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Wonder Twins #1 Brings Unabashed Teen Comedy to the DC Universe

Story by
Art by
Stephen Byrne
Colors by
Stephen Byrne
Letters by
Dave Sharpe
Cover by
Publisher
DC Comics

DC Comics' Wonder Twins #1, the latest comic book series to debut under the Wonder Comics imprint launched by Brian Michael Bendis, leans more heavily into low-stakes, teen comedy than its counterpart titles in the new imprint, and is all the better for it. Written by Mark Russell (The Flintstones) and illustrated by Stephen Byrne (Justice League/Power Rangers), the inaugural issue features the eponymous shape-shifting siblings from the planet Exxor joining the DC Rebirth Universe as they begin their lives as unassuming high schoolers and their part-time jobs working in the Hall of Justice.

And, for the most part, it works, gently poking fun at the DCU without compromising respect for the mythos, while serving as a love letter to both the Super Friends animated series where both characters premiered and the teen comedies by prolific filmmaker John Hughes. Russell and Byrne have brought teen comedy to the DCU in a big way, with virtually every single page having its own zany jokes. As with anything that leans that heavily and overtly into humor, some jokes connect and some fall flat but, fortunately, the creative team's batting average has their hits outweigh their misses.

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After writing the surprisingly poignant Flintstones series for DC's Hanna-Barbera revival, Russell brings a decidedly more relaxed, less drama-imbued story here in the debut issue but, given the emotional rollercoaster that is high school, there are certainly hints that Zan and Jayna's feelings will be on the line as the story progresses. Russell packs his script with a knowing wink at readers, addressing self-aware of elements of the DCU that could use a lighthearted calling out by using the twins starting their job with the Justice League as a window into the wider universe. Less effective are moments when normally stoic characters engage in the irreverent humorous exchanges driving the series in moments that seem can seem strikingly out of character. More traditionalist fans may be put off by several dialogue moments featuring iconic members of the team, including a previously unseen high school revelation by Batman, but this is all done intentionally to elicit laughs, not for readers to overly preoccupy themselves with.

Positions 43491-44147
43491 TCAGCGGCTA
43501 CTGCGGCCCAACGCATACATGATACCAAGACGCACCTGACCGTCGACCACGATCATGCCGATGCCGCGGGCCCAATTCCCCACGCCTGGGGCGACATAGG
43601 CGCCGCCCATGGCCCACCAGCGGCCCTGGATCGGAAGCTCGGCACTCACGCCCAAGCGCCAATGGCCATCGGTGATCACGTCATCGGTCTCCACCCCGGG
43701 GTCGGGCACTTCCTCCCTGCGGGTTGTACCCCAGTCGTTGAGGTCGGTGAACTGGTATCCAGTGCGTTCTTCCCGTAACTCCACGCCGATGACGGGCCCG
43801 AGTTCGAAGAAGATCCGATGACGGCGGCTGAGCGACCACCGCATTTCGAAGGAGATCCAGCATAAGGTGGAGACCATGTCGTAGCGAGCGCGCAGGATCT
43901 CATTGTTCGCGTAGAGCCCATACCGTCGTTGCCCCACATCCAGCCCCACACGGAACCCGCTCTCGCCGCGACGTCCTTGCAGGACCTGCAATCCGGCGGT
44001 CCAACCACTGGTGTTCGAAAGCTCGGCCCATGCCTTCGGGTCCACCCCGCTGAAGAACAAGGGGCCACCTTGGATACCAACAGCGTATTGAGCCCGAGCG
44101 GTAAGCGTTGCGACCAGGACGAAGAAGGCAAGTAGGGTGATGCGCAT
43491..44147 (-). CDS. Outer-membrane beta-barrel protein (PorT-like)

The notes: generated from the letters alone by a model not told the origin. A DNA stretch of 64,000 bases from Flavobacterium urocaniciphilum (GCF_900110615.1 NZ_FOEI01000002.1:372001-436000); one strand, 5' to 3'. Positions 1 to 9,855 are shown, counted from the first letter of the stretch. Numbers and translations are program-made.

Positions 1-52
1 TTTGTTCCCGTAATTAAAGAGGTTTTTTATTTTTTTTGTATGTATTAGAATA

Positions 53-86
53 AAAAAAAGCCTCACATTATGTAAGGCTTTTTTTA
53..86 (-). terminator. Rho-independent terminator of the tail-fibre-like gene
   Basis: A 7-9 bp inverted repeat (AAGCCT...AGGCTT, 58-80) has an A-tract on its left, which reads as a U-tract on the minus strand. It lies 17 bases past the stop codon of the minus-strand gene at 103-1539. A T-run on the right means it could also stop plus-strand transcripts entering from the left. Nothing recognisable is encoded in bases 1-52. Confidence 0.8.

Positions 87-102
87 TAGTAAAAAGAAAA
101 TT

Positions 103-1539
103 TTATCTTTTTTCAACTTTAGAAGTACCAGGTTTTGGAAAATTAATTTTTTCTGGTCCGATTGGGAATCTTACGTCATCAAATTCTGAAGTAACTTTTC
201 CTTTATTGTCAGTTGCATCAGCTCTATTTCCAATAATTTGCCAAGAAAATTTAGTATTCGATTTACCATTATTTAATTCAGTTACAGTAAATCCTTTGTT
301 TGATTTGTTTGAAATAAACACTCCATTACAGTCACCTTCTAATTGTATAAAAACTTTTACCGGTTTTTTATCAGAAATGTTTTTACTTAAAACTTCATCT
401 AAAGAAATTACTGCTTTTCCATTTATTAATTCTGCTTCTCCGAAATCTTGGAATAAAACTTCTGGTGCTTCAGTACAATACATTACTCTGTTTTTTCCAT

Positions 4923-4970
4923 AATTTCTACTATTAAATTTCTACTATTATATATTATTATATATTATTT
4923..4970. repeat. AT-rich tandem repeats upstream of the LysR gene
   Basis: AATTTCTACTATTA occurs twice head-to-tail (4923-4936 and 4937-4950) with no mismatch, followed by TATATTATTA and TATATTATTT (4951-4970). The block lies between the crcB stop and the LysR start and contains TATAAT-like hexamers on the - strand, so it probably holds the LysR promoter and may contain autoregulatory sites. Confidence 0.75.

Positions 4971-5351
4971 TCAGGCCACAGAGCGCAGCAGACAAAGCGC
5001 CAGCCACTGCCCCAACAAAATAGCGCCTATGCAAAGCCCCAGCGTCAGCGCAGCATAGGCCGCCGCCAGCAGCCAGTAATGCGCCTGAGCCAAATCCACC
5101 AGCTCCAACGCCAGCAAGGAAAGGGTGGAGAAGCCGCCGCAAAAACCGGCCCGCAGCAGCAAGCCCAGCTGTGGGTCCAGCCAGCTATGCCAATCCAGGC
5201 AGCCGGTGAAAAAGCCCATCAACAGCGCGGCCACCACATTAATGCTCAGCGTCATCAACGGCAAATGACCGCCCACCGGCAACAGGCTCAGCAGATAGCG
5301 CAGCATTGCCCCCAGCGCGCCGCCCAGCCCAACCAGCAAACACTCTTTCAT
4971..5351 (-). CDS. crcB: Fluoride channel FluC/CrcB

Byrne is no stranger to rendering DC's premier superteam, having previously drawn their crossover miniseries with the Power Rangers, and he brings much of the same sensibilities to this title. The familiar heroes and villains of the DCU are all drawn in their recognizably gorgeous glory while Byrne also creates a high school as timelessly familiar as any teen comedy that has come before it. And, of course, Jayna and Zan are drawn with slightly updated versions of their original appearances on the Super Friends, their matching purple outfits and Wonder Twin powers on full display.

One of the things that really make this issue soar, both in terms of scripting and art, is its nods to the Super Friends. It's clear from this debut that the creative team are fans of the '70s animated series, not just with the obvious starring roles for the characters but also with little Easter eggs, blink-and-you-miss-them cameos and self-referential jokes. The Hall of Justice is depicted just as it was on the animated series, right down to its cavernous, steel main room containing only a supercomputer.

Overall, Wonder Twins is a breath of fresh air in the at times high-stakes, overly earnest world of mainstream superhero comic books. While some of the humor may come off as forced or out of place for several of the more iconic characters, the new series is a comedy first and foremost and so the need to take itself so seriously is intentionally downplayed for comical effect. Easily the funniest and most lightweight of the Wonder Comics titles so far, the series is off to a fun start nestled firmly within the DC Universe and a blast to both longtime fans of the Super Friends and readers that have never followed the adventures of Jayna and Zan before.

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Wonder Twins #1 is written by Mark Russell and illustrated by Stephen Byrne. The new series debuts on February 13 from DC Comics.

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